Well, four weeks later, we still hadn’t heard back from them.  We were desperately trying to learn patience from this, something I’m told the bible wants us to practice.  I guess Bauer Construction Group, Inc. aka Premier Aluminum was just doing Jesus’ work,  bless their hearts.  But, we finally couldn’t stand it anymore.  We called them.  We didn’t get a return phone call.  We called them again.  No return phone call.  A pattern began.  A call, no return, a call, no return, lather, rinse, repeat.  We got angry.  Then we got angrier.

Lesson #3:  Yes, patience, my child.  Anger gets you nowhere.  Repeated phone calls get you nowhere.  You must also learn tolerance for those less fortunate than yourselves.  Some people are special and struggle through life with an inability to follow through on direction.  We must smile, and remember that it is really much more important to allow them the needed time to watch YouTube videos than do their jobs.  We must remember that they’ve been given this job at Bauer Construction Group, Inc. aka Premier Aluminum because no one else would hire someone who behaves like such a c**t for such an important position as administrative assistant.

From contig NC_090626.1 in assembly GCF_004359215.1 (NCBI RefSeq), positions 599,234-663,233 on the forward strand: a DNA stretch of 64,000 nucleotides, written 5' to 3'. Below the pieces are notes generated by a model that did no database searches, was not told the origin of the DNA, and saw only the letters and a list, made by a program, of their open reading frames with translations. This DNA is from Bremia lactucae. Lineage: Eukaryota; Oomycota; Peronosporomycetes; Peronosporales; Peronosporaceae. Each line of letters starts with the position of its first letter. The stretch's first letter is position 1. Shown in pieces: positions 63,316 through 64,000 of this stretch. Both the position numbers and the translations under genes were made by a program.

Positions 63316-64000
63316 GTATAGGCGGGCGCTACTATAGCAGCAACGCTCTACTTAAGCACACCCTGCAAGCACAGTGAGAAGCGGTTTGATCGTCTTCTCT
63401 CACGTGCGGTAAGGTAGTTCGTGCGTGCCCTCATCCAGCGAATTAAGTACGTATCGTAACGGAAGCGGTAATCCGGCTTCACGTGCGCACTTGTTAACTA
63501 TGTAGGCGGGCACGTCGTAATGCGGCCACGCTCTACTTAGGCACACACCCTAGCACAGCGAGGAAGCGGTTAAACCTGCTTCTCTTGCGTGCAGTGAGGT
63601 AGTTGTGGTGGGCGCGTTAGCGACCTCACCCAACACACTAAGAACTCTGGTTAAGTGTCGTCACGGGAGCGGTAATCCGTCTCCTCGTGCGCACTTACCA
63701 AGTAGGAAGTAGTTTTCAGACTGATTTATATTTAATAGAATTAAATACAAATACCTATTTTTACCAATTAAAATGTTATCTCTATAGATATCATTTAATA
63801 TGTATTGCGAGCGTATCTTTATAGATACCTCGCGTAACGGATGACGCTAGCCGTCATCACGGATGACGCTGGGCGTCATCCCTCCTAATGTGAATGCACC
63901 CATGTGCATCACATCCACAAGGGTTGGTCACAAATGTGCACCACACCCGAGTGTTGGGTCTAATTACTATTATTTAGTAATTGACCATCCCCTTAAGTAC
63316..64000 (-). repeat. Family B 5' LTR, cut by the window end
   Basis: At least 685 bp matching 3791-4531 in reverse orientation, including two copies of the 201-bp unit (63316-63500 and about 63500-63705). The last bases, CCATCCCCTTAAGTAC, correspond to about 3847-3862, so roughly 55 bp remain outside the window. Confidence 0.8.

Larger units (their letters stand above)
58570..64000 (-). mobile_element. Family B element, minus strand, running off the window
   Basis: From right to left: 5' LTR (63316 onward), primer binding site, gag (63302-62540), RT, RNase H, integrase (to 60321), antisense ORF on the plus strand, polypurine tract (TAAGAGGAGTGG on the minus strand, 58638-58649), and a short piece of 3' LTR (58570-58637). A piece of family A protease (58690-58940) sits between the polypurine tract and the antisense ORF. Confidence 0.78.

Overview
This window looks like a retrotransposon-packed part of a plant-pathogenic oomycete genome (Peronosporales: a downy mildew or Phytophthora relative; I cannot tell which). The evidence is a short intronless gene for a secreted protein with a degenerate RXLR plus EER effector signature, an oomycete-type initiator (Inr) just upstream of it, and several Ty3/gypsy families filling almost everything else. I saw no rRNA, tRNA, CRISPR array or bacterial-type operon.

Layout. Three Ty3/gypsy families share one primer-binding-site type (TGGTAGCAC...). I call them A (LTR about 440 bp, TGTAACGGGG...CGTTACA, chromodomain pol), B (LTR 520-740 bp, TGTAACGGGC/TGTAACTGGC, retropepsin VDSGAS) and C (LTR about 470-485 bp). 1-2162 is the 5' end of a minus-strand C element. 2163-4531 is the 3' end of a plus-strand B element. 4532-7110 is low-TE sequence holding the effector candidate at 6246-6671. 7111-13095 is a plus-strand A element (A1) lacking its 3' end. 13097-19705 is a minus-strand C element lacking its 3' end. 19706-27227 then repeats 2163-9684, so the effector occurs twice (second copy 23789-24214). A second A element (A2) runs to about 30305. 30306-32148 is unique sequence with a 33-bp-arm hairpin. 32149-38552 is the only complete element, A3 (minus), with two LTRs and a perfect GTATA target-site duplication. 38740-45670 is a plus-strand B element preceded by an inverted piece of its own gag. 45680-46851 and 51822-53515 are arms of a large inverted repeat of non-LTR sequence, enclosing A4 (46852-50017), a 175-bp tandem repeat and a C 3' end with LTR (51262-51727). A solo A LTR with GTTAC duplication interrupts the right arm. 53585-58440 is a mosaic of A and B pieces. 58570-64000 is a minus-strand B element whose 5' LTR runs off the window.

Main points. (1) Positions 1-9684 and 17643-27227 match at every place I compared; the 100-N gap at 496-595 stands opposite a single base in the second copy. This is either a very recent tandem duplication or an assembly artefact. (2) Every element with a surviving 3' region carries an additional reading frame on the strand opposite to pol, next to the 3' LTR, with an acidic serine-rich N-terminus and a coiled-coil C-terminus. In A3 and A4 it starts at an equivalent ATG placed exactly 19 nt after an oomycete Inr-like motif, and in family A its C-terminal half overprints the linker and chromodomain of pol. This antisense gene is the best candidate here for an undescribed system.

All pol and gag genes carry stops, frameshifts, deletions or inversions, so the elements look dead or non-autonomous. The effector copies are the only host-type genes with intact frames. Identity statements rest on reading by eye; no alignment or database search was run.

Oh!  I forgot to introduce a primary character in our saga! Let’s just go ahead and call her The C**t.   I mean, that’s how we referred to her for four months.  The C**t fielded all phone calls to the company owner.  (In fact, he never did return a single one of our calls.  The C**t even hinted at the fact that he was probably avoiding us.) Then, The C**t began not returning our phone calls, either.  When we did get her on the phone, she was rude, condescending, snippy and insulting in attitude.